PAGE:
À Paris!

Jan. 31st, 2012 03:08 pm
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Bonjour! Je suis maintenant à l'aéroport Charles de Gaulle, attendant mon vol à Boston. Mais pourquoi suis-je en France? Et où sont les bagages?
Enough of that. F. and I flew to Paris last Thursday evening, to celebrate his birthday with his brother qui y'habite. Actually, he only has one brother, so I don't need to restrict the class of F.'s brothers to those that live in Paris, but his habitation in Paris is pertinent to our choosing to visit Paris. I had last been here for a conference when I was at MIT, at least 15 years ago; and F., almost as long. I hope to come back after fewer years, and at a warmer time of year.

Même en hiver, Paris est beau, and my French came back quickly even though F. speaks Spanish with his brother. We had a lovely time, and F. had a good visit with his brother. I spent several hours in the Louvre, and we went for a long walk around the Tour Eifel and Trocadero. We spent half a day at Versailles, which was fascinating and weird. So much effort and capital piled up in one place for the use of a handful of aristocrats. No wonder they were all beheaded.

I have eaten croissants every day, more foie gras than can really be considered sensible, and nutella for breakfast. In short, we have had a wonderful time, and tomorrow we diet. We were supposed to be in the air by now, on a direct flight to Boston expected to arrive about 3:30 this afternoon; but we were enjoying ourselves too much to bother with such mundane things as train schedules and we arrived at the airport about 5 minutes too late to check in. There was much comical to-ing and fro-ing as we got lousy advice from various sources (the worst was the self check-in terminals, which took all our information and then placidly informed us that our flight was "temporarily unavailable," suggesting that we might like to consider changing our bookings to various disastrous connecting flights for thousands of Euros. It would have been more helpful if the terminal had simply said, "you're Fucked!" and played a wah-wah sound.) but we eventually got ourselvesd booked on a flight to JFK. Thanks to free Internet access and ITA Software (by Google), I found and booked a flight on JetBlue that will get us into Boston about midnight. All in all, our sloth and incompetence has cost me around €300 (for the re-booking) and $300 (for the JetBlue flight). I am trying to focus on gratitude that this is merely an inconvenience for me, and not a disaster; we'll see how that goes when I get the credit card bill.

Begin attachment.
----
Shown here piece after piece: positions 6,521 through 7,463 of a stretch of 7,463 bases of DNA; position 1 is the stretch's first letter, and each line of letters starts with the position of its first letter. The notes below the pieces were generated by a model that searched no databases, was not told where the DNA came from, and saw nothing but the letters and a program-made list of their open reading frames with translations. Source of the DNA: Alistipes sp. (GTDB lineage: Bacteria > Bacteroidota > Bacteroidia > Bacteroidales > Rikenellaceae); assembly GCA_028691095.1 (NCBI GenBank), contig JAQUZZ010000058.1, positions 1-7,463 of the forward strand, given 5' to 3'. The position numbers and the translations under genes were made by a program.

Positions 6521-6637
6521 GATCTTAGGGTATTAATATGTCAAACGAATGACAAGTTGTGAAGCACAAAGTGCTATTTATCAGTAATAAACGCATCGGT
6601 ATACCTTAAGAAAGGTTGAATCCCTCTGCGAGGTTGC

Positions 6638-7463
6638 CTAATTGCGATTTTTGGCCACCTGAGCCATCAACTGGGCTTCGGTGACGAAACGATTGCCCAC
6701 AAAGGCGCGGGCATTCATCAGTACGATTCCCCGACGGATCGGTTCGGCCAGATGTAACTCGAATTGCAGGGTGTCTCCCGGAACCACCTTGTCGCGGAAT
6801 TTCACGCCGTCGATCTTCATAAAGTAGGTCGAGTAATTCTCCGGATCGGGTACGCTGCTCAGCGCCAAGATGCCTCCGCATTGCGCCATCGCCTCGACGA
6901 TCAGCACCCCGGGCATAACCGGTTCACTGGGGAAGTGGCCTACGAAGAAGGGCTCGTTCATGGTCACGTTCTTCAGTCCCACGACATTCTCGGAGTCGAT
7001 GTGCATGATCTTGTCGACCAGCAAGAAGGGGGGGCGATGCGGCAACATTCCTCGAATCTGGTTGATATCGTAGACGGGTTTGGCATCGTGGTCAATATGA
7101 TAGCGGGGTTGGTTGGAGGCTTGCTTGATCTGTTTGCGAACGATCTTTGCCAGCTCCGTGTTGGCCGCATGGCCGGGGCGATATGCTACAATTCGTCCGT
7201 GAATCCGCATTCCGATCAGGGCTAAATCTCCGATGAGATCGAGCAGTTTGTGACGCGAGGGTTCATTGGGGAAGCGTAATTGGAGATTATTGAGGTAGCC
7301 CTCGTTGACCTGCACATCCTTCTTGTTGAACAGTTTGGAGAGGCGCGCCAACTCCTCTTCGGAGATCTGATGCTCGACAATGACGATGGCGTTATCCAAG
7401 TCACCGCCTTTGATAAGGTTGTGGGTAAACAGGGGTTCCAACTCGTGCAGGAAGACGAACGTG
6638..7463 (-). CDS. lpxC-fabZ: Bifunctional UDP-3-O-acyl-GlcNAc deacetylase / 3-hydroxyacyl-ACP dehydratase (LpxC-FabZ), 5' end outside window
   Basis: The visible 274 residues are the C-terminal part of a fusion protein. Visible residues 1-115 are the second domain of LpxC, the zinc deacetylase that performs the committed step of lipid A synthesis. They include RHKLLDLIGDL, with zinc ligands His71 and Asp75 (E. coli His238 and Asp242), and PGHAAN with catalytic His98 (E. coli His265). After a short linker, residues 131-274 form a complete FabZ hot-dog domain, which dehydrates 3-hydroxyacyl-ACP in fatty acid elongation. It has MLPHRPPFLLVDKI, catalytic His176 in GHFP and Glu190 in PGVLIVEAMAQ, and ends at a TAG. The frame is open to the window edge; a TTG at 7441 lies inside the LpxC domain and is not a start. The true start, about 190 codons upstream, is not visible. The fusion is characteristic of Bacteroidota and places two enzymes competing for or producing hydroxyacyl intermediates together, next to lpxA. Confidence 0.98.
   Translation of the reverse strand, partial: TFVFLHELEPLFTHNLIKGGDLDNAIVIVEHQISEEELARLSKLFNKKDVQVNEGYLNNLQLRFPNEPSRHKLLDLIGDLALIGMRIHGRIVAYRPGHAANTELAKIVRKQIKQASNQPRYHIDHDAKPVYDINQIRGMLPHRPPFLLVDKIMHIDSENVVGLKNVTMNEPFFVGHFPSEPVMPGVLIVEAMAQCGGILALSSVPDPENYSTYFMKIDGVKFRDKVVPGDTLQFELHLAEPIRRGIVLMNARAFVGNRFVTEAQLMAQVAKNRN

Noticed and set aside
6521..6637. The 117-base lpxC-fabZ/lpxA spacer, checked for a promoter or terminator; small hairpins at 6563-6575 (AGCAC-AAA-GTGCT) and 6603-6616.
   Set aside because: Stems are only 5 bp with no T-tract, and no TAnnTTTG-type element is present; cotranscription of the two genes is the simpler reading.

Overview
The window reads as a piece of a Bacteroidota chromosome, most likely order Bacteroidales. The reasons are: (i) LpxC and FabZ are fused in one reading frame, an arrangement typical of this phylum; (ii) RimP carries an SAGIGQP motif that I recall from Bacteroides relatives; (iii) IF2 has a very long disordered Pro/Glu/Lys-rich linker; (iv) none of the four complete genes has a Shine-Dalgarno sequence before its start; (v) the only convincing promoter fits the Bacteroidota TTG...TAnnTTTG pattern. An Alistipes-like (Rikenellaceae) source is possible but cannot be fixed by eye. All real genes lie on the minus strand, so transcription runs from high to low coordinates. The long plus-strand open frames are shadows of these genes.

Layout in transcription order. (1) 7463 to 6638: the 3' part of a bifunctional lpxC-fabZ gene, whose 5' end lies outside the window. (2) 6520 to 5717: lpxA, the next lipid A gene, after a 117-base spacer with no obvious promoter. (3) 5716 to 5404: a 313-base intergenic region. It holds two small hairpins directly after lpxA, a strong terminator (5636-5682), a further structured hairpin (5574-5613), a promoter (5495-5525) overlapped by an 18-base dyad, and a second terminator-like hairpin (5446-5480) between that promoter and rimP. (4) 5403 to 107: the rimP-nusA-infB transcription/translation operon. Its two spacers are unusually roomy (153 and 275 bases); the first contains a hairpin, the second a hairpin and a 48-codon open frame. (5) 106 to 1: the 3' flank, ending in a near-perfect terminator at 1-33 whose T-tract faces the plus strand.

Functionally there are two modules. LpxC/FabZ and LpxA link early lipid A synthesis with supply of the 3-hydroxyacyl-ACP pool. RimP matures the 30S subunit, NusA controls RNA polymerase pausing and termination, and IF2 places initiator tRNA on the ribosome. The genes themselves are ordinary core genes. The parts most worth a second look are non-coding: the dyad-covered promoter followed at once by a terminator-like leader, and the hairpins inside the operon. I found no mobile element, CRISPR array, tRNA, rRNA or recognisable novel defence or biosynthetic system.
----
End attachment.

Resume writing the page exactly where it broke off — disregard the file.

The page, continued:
Still, Paris! Je reviendra.
heliopsis: yellow daisy (Default)
The Little Engine That Didn't Feel Like It
heliopsis: yellow daisy (Default)
Te instructions say I should find the book nearest me, turn to page 45 and read the first sentence. This oracle is meant to augur my sex life, of all things, in 2012. Ahem:

“Whether you mix the dough by hand or machine, making dough always begins with mixing together the flour, water, yeast, dough starter (pre-ferment), if using one, and salt.” (The Bread Bible, Rose Levy-Beranbaum, 2003)

Thus it is written, and thus let it be done. I have no idea how, but one must not question the Oracle.
heliopsis: yellow daisy (Default)
My solar panels were activated just over a week ago, but I was too busy with the Caroling Party to post about it. On a sunny day this close to the solstice, I produce over 10kWh of electricity, and I'll produce lots more than that on the longer days of summer. There's a website where you can look at the production of my solar installation, and it's quite nifty: you can see how much power each panel is producing right now, and a time lapse of the past 24h, and track productivity in the preceding weeks and months the system has been active.

Inexplicably, the site requires a password. There's no data on this site that anyone could use, as far as I can tell. It's not like you could sign onto the site and steal the energy my panels are producing. I can't imagine why anyone but me would want to look at the site twice, so it's not even worth sharing the password, really. It's just another example of spurious "security" on the interwebz. Everything has to have a damn password, even if there's nothing to protect.

I see that there's an API reference on the site, so perhaps I can write a script to extract the super-secret information and make it public. Maybe wikileaks would like it.

Anyway, I'm pleased as punch with my new solar panels, and I'll show you the website if you're interested.